HONG KONG - The mass culling of thousands of hamsters in the city over links to a coronavirus cluster has ignited the fury of pet lovers and anti-cruelty groups, with an online petition gaining traction.
The exasperation and angst of some residents came after the government on Tuesday (Jan 18) announced that it would put down about 2,000 hamsters from the Netherlands, as well as a number of other furry animals such as rabbits and chinchillas.
The authorities made the firm decision in the hope of cutting off Covid-19 transmission from Little Boss, a Causeway Bay pet shop where at least three people have tested positive, leading to fears of greater spread of the virus.
An online petition to stop the mass cull was created and garnered tens of thousands of signatures.
The government's move was heartbreaking for housewife Ashley Lee's two school-going daughters, who have been keeping a hamster since 2020.
"I have really mixed feelings about this issue right now. I can't really say culling is the best option for these little animals," she said, adding that her children have drawn up a plan to keep their pet safe.
"They said visitors are not allowed to touch our hamster any more and they're going to check if the visitors have been vaccinated or not."
Pet owner Shafin Azim, 40, who used to have hamsters and now cats, was shocked and livid.
In a Facebook post, the actor, who has two cats, said: "This is not mercy killing. This is murder. Find a better way - close the shop for a while, wear full protective gear before feeding, test them again.
"Are we culling the humans who are actually spreading this?"
Health officials, who defended the move, said the decision was necessary as the hamsters can excrete the virus and infect other pets and humans.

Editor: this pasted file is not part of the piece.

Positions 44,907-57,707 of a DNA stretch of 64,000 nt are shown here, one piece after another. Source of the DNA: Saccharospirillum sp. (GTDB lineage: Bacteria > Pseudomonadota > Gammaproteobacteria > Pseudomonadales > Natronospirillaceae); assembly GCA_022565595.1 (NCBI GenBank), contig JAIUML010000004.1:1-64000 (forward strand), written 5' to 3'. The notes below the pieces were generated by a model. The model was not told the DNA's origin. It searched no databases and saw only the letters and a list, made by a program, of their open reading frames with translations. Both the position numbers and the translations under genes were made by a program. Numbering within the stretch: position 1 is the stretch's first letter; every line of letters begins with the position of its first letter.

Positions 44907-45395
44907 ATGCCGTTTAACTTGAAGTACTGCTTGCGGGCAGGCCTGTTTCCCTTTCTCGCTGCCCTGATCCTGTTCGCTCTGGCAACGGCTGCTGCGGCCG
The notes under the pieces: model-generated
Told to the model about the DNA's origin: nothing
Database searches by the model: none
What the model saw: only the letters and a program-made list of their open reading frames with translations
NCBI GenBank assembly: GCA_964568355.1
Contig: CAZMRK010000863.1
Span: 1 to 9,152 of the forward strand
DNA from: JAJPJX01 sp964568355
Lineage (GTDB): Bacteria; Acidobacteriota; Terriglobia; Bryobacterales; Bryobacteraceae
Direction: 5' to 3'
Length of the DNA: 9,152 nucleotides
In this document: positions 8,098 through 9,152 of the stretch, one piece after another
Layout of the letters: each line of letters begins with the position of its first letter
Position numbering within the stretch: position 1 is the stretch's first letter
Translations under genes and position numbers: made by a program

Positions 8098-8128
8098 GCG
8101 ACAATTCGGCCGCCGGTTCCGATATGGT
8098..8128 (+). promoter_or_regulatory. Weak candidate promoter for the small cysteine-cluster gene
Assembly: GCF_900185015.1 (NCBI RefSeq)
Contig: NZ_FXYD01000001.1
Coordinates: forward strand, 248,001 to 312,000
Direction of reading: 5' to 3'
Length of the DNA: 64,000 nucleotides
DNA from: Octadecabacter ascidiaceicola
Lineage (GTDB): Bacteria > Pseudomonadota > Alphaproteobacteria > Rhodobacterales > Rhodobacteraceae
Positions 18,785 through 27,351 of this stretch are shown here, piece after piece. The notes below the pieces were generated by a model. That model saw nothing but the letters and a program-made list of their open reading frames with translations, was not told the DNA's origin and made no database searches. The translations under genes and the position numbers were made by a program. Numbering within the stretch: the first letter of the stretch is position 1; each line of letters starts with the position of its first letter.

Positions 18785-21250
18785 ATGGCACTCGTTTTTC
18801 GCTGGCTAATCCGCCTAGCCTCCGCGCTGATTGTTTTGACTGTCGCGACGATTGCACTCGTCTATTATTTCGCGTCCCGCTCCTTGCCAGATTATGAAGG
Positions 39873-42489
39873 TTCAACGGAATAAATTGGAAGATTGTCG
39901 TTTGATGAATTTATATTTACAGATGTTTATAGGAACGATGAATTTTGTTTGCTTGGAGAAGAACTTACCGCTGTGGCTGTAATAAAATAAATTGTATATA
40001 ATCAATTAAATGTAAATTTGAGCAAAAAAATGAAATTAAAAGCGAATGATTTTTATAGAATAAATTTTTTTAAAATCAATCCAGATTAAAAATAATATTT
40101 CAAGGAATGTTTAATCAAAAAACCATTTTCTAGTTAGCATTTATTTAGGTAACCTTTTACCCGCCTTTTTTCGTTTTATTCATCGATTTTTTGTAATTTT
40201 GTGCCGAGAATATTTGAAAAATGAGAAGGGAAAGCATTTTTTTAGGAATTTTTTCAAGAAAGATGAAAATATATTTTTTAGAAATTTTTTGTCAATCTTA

The kill order came a day after a sales employee at Little Boss, which has 15 branches and a warehouse in Tai Po, was reported on Monday to be infected with the Delta variant of the coronavirus. Some animal samples later tested positive.
Respiratory medicine expert Leung Chi Chiu told The Straits Times that the Delta variant in the pet shop worker had a genomic sequence never seen before in Hong Kong.
Her frequent occupational exposure to a heavily infected horde of hamsters could lead to the "first reported case of what is likely hamster-to-human transmission", Dr Leung said.
He noted that hamsters, like chickens, are raised in herds and pose a hazard not only to those exposed occupationally but also pet owners. So once a human is infected, it could lead to rapid dissemination.
"Testing cannot exclude infection in incubation period, as well as low or intermittent viral shedding. Culling is therefore needed not only to protect the pet owners but also to prevent outbreak in our community," added Dr Leung.
The Society for the Prevention of Cruelty to Animals (SPCA) said it was shocked and concerned over the decision, "which did not take animal welfare and human-animal bond into consideration".
"The SPCA hopes the Agriculture, Fisheries and Conservation Department (AFCD) won't take any drastic action before reviewing its approach. The SPCA will liaise with AFCD through different channels and discuss alternative approaches," it said.
Officials have ordered all pet shops in the city selling hamsters to shutter temporarily and appealed to families who have bought a hamster from the Little Boss pet store since Dec 22 to hand over their pet for euthanasia.
This has sparked concern from pet lovers that some people will start abandoning their pets, particularly hamsters.
The SPCA urged pet owners not to panic or abandon their pets, and to maintain strict personal hygiene.
Hong Kong officials have been scrambling to stop the spread of Omicron, which is the dominant coronavirus strain in the city, as untraceable cases in the community started popping up in the last three weeks.
Their worries have been compounded on Wednesday as clusters emerged in schools and elsewhere.
Hong Kong added 16 new cases on Wednesday, with seven of them local. This brings the total to more than 12,800 Covid-19 cases and 213 deaths.